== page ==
When we moved into our new house at the end of the year, we were thrilled. More space, well maintained and exactly what we hoped we’d find. Within weeks, we realized that the sellers were experts at masking challenges and bit by bit we discovered some unexpected dull on what we thought was all shine.
Lights flickered, power was oddly wired, the new caulk in the shower was covering sludge, and the stink from the bathroom floor drain was overwhelming.
When friends came to see our new house, I was embarrassed to show them the master bath since the smell emanating from the drain was out of control. Seriously, when you went in there, you automatically started to breathe more shallowly and hoped that the stink didn’t cling to your clothing when you left the room.
Prepared to call a plumber and pay big bucks, a friend who grew up with floor drains (they’re rare in America, so I didn’t) told me it happens and not to worry. She suggested buying another floor mat and covering the drain to manage the smell. We did, and it worked.
The problem was that the new mat became slippery from water on the floor and a hazard. Occasionally, we’d flip it over to help it dry out and put it back over the stinky drain as soon as possible. However, it was a bandaid at best.
Frustrated that there was something really wrong, and tired of having a mat in the middle of my bathroom, I made the executive decision to get rid of the mat. Of course, the smell of rotten eggs and sewer gas was intense, but covering it up was never going to solve the actual problem.
When the stink was masked, I was the only one who remembered that the underlying problem was there and it wasn’t about to magically disappear. By taking away the cover, it became a shared problem that we, as a team, were motivated to solve.
Are You A Leader Who Covers Up Stinkiness at Work?
At work, as leaders, we’re often tempted to cover up stink too.
Conflicts on the team, less than perfect work, falling behind schedule and approaches that once produced results now falling flat. They’re all versions of workplace stink.
When I was a VP, the company COO would come to visit our division every few months. Do you think we shared the depth of our challenges? Where things were the most stinky? Not so much. We emphasized our successes and didn’t bring out our weaker team members for the dog and pony show.
The “cover it up and pretend it’s not there” strategy only worked for so long. In the end, our leadership team was out, a new one was put in place, and we were all more than happy to go since the underlying and hidden stinkiness, much like my bathroom floor drain, was overwhelming. Thing is, it had been there for a long time, leadership team after leadership team before us, unable to get rid of it, so they focused on the roses and didn’t linger on the rot.
Great Leaders Do This in Stinky Times
If you’re committed to step up and fix what’s broken instead of covering things up and ignoring underlying issues, here’s the approach that great leaders take because it works.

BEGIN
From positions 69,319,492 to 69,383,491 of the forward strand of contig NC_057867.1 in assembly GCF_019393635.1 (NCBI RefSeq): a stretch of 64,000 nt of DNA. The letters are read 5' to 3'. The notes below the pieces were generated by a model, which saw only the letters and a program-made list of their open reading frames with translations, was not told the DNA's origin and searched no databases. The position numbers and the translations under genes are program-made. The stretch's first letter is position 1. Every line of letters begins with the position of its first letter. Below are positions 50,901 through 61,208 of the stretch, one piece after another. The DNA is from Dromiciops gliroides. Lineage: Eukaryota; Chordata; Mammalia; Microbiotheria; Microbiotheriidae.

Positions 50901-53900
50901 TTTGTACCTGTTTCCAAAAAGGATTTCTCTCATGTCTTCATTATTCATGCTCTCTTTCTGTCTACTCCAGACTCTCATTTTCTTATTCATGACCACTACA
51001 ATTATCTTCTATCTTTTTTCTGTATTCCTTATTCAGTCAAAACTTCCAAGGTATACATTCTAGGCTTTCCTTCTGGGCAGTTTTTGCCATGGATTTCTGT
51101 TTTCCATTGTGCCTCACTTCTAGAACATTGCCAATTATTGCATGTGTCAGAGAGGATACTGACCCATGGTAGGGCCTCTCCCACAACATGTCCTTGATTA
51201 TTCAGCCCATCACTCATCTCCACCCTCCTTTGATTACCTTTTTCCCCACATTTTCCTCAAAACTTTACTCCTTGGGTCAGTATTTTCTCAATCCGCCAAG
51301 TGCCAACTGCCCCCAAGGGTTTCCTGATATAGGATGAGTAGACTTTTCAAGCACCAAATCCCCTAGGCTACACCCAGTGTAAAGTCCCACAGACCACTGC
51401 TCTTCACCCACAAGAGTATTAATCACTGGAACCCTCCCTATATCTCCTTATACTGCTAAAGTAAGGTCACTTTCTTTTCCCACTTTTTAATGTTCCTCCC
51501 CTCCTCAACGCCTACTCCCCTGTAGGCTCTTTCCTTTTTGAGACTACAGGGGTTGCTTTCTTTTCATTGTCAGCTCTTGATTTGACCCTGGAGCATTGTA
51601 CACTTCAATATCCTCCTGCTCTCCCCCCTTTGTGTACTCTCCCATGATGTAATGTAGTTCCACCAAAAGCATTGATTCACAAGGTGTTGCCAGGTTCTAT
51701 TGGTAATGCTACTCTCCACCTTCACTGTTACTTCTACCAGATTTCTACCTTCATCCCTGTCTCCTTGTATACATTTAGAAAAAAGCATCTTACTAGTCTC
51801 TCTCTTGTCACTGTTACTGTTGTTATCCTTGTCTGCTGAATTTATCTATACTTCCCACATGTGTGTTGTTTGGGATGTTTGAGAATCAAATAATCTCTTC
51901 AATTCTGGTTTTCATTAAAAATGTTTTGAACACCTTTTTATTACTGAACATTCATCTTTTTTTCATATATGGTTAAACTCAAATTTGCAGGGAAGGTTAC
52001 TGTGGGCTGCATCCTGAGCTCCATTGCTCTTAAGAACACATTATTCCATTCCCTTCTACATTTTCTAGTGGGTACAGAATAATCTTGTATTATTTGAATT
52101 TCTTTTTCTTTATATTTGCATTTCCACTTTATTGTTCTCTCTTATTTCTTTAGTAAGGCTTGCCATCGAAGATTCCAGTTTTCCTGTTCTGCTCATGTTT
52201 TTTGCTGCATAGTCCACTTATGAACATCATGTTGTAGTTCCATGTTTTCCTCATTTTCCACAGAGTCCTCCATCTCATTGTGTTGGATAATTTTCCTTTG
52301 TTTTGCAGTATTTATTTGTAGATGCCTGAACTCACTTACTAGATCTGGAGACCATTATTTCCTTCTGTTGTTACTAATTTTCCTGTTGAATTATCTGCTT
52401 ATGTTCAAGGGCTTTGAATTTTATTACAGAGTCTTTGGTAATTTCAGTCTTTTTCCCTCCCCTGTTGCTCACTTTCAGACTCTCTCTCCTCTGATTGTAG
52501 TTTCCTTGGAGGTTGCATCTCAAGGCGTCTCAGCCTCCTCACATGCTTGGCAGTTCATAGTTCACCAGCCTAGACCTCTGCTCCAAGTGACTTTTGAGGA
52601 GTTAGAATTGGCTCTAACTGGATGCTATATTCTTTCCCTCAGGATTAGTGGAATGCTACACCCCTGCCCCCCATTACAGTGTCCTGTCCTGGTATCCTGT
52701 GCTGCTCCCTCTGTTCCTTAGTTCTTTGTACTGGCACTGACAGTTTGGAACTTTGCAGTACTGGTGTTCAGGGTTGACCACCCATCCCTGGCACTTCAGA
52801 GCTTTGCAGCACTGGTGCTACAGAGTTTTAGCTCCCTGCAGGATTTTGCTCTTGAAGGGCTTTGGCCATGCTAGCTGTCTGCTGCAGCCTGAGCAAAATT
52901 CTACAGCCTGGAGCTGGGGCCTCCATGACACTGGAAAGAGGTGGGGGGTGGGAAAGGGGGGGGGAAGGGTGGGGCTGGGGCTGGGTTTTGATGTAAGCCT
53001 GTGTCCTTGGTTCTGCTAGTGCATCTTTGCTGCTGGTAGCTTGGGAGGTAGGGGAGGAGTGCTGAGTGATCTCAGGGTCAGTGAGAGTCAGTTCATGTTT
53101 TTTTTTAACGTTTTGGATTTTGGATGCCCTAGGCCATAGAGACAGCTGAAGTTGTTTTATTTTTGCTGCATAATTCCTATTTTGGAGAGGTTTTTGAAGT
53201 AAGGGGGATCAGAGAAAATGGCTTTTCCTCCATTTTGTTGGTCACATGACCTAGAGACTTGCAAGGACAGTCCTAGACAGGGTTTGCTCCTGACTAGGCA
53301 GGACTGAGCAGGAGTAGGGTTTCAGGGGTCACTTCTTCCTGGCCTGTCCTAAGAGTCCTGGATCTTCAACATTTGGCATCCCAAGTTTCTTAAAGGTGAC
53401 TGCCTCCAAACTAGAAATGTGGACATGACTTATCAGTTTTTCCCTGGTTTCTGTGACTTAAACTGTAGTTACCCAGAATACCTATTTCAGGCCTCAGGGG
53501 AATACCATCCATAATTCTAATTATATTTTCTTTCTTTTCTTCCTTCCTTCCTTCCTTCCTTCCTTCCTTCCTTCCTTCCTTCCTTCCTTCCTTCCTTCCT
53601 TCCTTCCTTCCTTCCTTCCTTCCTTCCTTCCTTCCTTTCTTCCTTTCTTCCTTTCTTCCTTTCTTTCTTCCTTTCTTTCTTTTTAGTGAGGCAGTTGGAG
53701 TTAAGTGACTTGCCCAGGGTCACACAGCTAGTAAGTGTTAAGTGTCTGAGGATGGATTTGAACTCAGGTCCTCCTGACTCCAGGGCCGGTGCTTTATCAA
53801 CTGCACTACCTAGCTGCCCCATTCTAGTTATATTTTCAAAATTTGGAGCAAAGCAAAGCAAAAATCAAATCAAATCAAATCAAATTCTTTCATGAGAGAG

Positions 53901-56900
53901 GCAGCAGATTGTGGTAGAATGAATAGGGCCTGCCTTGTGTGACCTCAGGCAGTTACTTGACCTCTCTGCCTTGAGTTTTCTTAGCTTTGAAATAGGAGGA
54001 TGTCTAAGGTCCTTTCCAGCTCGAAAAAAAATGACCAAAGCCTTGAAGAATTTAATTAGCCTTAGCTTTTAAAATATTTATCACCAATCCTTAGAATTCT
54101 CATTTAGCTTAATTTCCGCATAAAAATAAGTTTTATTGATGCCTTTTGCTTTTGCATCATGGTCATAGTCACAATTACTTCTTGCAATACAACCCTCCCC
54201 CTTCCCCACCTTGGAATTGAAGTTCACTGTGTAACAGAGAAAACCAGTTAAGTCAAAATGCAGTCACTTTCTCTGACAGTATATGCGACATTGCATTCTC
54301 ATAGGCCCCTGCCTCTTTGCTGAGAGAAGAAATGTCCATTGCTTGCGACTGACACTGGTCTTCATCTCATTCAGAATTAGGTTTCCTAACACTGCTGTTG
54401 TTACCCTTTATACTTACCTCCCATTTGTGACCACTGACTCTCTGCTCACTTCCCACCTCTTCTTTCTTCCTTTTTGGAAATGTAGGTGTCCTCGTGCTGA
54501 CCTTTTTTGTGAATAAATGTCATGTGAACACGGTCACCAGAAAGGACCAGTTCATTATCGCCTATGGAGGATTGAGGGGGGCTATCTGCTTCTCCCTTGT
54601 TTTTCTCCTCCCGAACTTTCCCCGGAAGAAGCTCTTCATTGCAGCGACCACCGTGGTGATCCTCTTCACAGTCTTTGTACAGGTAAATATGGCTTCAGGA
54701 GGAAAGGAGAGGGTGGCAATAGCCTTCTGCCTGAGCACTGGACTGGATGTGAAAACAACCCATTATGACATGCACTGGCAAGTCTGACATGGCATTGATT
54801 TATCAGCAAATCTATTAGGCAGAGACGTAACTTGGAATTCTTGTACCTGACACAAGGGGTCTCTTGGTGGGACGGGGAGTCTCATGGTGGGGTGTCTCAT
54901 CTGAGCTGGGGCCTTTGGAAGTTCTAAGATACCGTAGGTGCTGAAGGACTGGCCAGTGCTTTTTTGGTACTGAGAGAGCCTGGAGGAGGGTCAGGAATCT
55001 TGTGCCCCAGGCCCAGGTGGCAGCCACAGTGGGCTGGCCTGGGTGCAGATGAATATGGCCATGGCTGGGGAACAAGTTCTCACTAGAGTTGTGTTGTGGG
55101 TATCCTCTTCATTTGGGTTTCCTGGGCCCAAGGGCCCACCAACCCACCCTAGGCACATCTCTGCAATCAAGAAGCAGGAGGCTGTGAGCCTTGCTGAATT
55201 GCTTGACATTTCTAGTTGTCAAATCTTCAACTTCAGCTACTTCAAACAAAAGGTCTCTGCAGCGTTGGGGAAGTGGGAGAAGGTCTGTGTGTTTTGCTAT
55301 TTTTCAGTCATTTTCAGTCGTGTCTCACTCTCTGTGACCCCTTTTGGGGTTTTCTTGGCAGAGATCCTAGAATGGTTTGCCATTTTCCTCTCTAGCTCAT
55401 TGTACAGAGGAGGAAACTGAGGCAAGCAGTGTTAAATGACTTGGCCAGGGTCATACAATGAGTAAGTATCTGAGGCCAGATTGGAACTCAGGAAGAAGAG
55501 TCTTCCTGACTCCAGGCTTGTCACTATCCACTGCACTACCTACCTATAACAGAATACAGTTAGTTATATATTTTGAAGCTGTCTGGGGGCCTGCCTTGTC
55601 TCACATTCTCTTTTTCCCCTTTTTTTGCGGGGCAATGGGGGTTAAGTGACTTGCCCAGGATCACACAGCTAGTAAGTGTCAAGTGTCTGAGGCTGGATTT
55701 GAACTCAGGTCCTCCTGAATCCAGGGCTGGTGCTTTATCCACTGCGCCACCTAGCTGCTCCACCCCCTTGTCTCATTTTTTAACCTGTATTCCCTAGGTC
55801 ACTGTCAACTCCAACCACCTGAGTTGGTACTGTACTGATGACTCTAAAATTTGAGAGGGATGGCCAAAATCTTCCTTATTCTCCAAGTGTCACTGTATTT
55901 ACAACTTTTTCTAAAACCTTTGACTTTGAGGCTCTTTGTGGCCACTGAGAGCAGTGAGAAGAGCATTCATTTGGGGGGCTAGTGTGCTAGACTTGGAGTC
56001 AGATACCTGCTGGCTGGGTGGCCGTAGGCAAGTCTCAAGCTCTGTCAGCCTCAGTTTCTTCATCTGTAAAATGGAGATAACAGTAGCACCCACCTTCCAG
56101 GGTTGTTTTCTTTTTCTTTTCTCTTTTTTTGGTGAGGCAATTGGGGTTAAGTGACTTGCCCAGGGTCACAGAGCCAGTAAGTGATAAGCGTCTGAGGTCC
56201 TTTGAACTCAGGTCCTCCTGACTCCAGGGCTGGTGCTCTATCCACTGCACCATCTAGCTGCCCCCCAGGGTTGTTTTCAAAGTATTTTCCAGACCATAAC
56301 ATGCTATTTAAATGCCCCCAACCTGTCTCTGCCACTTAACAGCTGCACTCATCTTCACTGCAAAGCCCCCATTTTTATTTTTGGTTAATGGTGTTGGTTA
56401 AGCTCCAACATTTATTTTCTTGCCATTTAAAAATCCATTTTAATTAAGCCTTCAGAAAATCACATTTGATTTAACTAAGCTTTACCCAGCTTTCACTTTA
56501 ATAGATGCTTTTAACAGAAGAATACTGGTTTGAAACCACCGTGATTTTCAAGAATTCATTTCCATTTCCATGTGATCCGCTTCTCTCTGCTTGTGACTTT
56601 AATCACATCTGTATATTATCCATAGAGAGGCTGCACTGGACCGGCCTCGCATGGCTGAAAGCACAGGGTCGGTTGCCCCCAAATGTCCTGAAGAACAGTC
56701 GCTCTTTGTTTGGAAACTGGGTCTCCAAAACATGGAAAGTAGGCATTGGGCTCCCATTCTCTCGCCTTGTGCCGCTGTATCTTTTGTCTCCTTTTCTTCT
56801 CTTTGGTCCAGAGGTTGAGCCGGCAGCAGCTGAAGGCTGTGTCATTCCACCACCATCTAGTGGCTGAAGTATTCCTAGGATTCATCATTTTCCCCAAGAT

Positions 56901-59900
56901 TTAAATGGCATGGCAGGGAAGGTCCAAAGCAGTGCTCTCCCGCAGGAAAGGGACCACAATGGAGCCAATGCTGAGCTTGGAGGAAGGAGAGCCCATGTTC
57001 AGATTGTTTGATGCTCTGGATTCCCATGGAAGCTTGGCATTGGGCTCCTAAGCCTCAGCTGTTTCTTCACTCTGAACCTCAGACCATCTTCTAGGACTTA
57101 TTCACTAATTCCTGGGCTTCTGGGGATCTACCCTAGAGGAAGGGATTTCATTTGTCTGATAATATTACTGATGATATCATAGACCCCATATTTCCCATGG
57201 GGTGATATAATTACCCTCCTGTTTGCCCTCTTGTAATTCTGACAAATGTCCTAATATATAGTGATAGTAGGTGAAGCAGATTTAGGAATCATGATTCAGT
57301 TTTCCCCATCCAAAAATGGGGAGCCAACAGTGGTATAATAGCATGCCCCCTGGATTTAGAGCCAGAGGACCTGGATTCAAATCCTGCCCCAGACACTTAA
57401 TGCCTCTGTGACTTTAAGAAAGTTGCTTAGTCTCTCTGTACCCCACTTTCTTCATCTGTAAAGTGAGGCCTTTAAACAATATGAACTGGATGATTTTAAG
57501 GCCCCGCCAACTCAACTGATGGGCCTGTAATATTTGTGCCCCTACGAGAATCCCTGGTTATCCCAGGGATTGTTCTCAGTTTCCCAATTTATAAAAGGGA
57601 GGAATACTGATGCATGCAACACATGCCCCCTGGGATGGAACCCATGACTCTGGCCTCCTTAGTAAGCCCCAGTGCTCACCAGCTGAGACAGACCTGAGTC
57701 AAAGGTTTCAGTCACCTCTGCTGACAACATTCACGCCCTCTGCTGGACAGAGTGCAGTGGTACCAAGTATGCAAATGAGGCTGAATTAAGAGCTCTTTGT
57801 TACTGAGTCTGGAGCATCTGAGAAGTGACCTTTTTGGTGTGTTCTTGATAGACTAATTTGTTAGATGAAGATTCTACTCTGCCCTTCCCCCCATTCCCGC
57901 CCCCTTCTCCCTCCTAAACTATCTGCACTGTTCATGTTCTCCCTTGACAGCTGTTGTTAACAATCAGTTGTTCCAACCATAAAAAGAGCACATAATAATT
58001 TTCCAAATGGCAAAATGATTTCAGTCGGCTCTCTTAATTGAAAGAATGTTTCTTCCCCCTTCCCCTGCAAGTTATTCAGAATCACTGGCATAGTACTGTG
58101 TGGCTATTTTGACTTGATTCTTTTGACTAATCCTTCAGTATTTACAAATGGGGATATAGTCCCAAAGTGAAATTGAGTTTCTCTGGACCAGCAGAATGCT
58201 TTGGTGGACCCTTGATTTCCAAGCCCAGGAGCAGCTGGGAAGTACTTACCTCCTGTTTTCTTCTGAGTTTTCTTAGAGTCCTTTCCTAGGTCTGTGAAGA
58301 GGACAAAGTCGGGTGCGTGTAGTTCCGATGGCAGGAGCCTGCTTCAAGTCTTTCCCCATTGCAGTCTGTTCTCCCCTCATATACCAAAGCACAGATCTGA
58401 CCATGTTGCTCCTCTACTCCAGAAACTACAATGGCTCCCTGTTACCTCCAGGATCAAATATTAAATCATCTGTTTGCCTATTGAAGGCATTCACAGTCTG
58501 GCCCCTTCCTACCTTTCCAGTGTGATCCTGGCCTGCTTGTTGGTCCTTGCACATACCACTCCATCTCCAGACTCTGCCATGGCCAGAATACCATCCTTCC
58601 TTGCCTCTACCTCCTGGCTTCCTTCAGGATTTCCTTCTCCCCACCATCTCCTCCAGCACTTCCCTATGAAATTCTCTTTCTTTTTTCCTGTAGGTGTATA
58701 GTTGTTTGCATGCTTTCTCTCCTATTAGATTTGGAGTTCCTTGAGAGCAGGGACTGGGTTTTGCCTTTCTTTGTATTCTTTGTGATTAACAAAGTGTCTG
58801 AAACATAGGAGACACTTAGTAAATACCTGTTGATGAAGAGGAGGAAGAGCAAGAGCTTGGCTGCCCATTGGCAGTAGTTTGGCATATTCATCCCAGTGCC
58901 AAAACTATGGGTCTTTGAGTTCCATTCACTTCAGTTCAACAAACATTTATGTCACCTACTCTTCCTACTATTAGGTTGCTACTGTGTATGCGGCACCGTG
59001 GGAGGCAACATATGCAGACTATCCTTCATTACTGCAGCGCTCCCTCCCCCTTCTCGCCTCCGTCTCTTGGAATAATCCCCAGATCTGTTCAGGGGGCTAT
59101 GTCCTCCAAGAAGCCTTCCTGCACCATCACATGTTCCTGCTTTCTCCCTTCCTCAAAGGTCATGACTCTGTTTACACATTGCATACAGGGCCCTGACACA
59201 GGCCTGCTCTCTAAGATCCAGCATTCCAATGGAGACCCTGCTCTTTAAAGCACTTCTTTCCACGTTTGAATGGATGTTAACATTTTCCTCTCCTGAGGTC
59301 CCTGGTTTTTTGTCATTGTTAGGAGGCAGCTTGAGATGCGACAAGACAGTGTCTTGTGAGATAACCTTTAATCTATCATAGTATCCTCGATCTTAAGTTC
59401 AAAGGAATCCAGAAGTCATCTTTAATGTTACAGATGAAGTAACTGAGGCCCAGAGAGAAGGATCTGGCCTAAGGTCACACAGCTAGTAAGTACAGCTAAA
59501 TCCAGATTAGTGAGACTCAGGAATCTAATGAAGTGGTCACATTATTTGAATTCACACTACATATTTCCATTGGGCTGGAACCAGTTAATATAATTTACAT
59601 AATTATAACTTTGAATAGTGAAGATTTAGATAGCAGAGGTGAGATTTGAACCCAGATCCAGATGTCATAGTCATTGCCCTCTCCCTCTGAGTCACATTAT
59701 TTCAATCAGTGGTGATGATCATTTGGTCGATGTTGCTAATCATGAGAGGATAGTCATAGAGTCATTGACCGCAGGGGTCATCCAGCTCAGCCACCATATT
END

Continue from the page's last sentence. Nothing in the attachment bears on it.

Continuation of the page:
1) Stop hiding from reality
It’s easy to take an “out of sight out of mind” approach, but it doesn’t solve anything. Letting what’s broken persist isn’t leadership. It isn’t. Leaders are willing to take a close look and acknowledge hard truths.
2) Be honest about challenges
Great leaders don’t use bandaids, but instead, dig deeper into what’s happening. They seek to understand the breadth and depth of issues instead of assuming that new reporting or a team building bowling night will remedy the situation. Great leaders speak candidly about challenges and expect and support others to be candid with them in return.
3) Let others help solve the problem
No matter how high up you are on the org chart, you’re not alone. You are not solely responsible for fixing everything; every individual is accountable to be their best and do their best. Sometimes the best solutions come from the front lines, not the insulated corner offices. Great leaders engage people all levels to solicit ideas and solutions to challenging problems.
4) Take action
Change happens with action, not when you think about taking action or have every intention of taking action. Even when it’s uncomfortable or difficult, it’s up to you to create meaningful change. Change starts when you’re no longer willing to accept the status quo (and that includes the workplace equivalent of floor mats covering up stinky drains).
5) Keep an eye (or nose) out for future flare-ups
When the challenge is remedied, great leaders don’t take it for granted that it’s gone forever. Conflicts re-emerge, clients change their requirements, and the business requires agility, not only best practices. Great leaders don’t linger on past issues but they do keep their nose to the ground so when they need to take action again, they’re ready before a bad smell becomes unbearable stink.
Good news is that my floor drain no longer smells at all. When others were motivated to join me in the quest for a solution, we figured out.
Bottom line is that we don’t have to live with stinky times as a leader or an individual. We don’t have to suffer through or accept that things can never get better. Most of all, hiding what’s not working does not make it disappear.
Whether you’re leading a team or feel stuck in the stinkiness in your career, you can follow these steps and make a meaningful change.
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